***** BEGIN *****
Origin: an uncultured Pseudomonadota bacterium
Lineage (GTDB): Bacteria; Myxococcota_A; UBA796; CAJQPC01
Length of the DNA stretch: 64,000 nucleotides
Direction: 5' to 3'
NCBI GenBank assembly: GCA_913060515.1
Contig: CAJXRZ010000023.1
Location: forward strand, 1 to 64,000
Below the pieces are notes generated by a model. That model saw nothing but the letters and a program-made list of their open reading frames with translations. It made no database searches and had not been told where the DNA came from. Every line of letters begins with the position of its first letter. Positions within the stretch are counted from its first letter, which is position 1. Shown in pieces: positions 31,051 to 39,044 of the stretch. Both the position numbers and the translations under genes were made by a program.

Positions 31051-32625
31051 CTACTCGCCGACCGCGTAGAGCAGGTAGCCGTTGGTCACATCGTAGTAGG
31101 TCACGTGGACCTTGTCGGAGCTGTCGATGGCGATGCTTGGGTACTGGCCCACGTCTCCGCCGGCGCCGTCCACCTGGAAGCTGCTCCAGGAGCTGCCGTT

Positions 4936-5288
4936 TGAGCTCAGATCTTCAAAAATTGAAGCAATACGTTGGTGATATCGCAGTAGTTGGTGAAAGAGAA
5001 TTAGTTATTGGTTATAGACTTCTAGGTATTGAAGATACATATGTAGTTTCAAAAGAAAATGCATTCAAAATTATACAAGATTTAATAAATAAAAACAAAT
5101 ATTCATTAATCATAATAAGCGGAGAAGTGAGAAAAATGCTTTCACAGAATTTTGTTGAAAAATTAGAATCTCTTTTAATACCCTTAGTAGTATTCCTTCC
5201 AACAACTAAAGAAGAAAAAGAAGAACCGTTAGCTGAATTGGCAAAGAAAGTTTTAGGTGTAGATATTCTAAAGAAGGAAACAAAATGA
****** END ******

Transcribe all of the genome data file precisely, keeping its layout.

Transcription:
Origin: an uncultured Pseudomonadota bacterium
Lineage (GTDB): Bacteria; Myxococcota_A; UBA796; CAJQPC01
Length of the DNA stretch: 64,000 nucleotides
Direction: 5' to 3'
NCBI GenBank assembly: GCA_913060515.1
Contig: CAJXRZ010000023.1
Location: forward strand, 1 to 64,000
Below the pieces are notes generated by a model. That model saw nothing but the letters and a program-made list of their open reading frames with translations. It made no database searches and had not been told where the DNA came from. Every line of letters begins with the position of its first letter. Positions within the stretch are counted from its first letter, which is position 1. Shown in pieces: positions 31,051 to 39,044 of the stretch. Both the position numbers and the translations under genes were made by a program.

Positions 31051-32625
31051 CTACTCGCCGACCGCGTAGAGCAGGTAGCCGTTGGTCACATCGTAGTAGG
31101 TCACGTGGACCTTGTCGGAGCTGTCGATGGCGATGCTTGGGTACTGGCCCACGTCTCCGCCGGCGCCGTCCACCTGGAAGCTGCTCCAGGAGCTGCCGTT

Positions 4936-5288
4936 TGAGCTCAGATCTTCAAAAATTGAAGCAATACGTTGGTGATATCGCAGTAGTTGGTGAAAGAGAA
5001 TTAGTTATTGGTTATAGACTTCTAGGTATTGAAGATACATATGTAGTTTCAAAAGAAAATGCATTCAAAATTATACAAGATTTAATAAATAAAAACAAAT
5101 ATTCATTAATCATAATAAGCGGAGAAGTGAGAAAAATGCTTTCACAGAATTTTGTTGAAAAATTAGAATCTCTTTTAATACCCTTAGTAGTATTCCTTCC
5201 AACAACTAAAGAAGAAAAAGAAGAACCGTTAGCTGAATTGGCAAAGAAAGTTTTAGGTGTAGATATTCTAAAGAAGGAAACAAAATGA